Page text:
Minister of Humanitarian Affairs, Disaster Management and Social Development, Mrs. Sadiya Umar Farouq, has disclosed that as at December 2020, no fewer than 1,414,983 Nigerians have benefitted from the Household Uplifting Programme-Conditional Cash Transfer (HUP-CCT) under the National Cash Transfer Programme.
The minister made the disclosure in a statement while reacting to a media report insinuating that the poverty alleviation programme, which involves the release of a monthly stipend of N5,000 to the poorest and most vulnerable Nigerian households in rural communities, has largely been a gargantuan failure.
According to her, the programme, currently operating in 33 states of the country and the Federal Capital Territory (FCT), has captured 7,068,629 individual household member beneficiaries in 487 local government areas, 4,716 wards and 37,628 communities.
She noted that the database of Poor and Vulnerable Households (PVHHs) was generated at the state level and domiciled at state ministries of planning.
“This information is accessible through the National Social Safety Net Project (NASSP) website-www.nassp.gov.ng; All three grant based programmes are within budgetary provisions and are processed electronically.
Rapid Transfer Register (RRR)- This is provided for under the Economic Sustainability Plan (ESP); Conditional Cash Transfer (CCT), this is funded from the Abacha restituted funds and the World Bank facility; Cash Grant to Rural Women (CGRW),this is a one-off cash grant and it is provided for in the 2020 Appropriation Act; electronic disbursement is done to the extent of infrastructural capacity of any location, noting that the targeted beneficiaries of the CCT are the poorest of the poor who normally dwell in rural areas typically lacking banking and telecom facilities,” the Minister explained.
The minister added that the Conditional Cash Transfer package, launched in 2016, targets to cover all states of the federation by March.
She explained that the programme had a clearly defined implementation structure with an electronic base beneficiary enrolment system that focuses on the Poor and Vulnerable Households (PVHHs) mined from the National Social Register, while describing as baseless, the notion that the programme lacked implementation structure.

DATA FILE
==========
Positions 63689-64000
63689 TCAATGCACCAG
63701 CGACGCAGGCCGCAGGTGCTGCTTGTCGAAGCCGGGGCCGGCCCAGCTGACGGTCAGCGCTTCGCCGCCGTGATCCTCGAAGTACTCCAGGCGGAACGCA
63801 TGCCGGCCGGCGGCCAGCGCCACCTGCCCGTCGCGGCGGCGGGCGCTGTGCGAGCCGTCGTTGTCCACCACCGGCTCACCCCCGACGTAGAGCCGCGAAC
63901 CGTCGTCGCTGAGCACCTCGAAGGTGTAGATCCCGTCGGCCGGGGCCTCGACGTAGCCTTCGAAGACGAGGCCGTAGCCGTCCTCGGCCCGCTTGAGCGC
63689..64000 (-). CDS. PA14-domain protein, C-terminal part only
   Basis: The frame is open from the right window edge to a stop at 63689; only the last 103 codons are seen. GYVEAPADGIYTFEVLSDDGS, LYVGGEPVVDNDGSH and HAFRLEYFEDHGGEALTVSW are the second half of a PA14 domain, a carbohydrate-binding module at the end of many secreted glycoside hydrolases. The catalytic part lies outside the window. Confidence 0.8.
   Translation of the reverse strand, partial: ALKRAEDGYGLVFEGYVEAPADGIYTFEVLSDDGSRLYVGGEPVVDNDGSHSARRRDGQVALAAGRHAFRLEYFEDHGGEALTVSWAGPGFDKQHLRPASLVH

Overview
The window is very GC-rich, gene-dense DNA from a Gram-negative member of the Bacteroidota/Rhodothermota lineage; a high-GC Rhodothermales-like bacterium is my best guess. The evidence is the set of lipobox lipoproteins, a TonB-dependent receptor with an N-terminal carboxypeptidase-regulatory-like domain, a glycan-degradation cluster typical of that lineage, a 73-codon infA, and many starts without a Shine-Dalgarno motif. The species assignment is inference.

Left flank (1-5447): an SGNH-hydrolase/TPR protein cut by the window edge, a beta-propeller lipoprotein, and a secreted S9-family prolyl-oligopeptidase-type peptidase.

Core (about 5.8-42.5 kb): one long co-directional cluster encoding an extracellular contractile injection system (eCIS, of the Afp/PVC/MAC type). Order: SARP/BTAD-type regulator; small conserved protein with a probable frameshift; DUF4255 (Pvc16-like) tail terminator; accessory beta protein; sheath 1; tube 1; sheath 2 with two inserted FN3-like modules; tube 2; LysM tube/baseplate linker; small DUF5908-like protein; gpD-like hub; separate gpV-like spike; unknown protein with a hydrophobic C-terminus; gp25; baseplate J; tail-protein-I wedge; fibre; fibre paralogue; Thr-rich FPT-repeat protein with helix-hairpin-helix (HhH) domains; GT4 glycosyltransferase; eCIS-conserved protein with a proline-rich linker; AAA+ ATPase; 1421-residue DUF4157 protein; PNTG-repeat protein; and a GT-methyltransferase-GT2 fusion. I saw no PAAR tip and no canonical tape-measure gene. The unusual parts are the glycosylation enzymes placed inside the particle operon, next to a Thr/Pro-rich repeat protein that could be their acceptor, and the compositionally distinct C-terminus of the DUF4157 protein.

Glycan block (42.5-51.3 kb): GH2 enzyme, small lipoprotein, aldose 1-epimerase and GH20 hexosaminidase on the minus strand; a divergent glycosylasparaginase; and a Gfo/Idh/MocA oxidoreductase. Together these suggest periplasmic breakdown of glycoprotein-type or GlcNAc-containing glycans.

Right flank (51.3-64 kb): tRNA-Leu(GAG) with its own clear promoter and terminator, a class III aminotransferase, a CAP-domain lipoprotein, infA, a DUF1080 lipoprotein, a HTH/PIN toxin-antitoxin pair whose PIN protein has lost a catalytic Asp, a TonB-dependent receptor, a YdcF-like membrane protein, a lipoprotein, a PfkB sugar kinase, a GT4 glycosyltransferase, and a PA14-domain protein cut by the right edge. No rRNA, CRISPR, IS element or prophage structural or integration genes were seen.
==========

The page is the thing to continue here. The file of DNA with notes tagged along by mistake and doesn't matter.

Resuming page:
The Minister said: “The PVHHs are identified through a combination of geographic and community based targeting mechanisms conducted by the various State Operating and Coordinating Units (SOCU) under the supervision and guidance of the National Social Safety Net Co-ordination Office (NASSCO). The Community Based Targeting (CBT) mechanism is used for the targeting process.”
She further explained that at the commencement of the programme in September 2016, Memoranda of Understanding were signed between the FG and all states.
“Some states committed to the programme instantly while others joined in late. This clearly put some states in the lead ahead of others in the generation of the State Social Register of Poor and Vulnerable Households. The engagement of Payment Service Providers (PSPs) is carried out through a National Competitive Bidding (NCB) process that is within the World Bank Prior Review Mechanism threshold. Hence the transparency of the process is not in doubt. The CCT programme provides capacity building, coaching and mentoring to beneficiaries on various topics, including hygiene, girl child education, savings, etc. Formulation of co-operatives and savings are voluntary and managed by the beneficiaries with no degree of involvement by the Programme.
“Currently, state social registers have been generated across all the states, while the CCT is being implemented in all 36 states with only Borno, Ebonyi and Ogun states yet to commence payments. While many goodwill and statements of gratitude have been received from many state governments on the programme, success stories and testimonies abound on how the programme is impacting the lives of the beneficiaries as well as poor and vulnerable Nigerians with a positive effect on their communities as well.”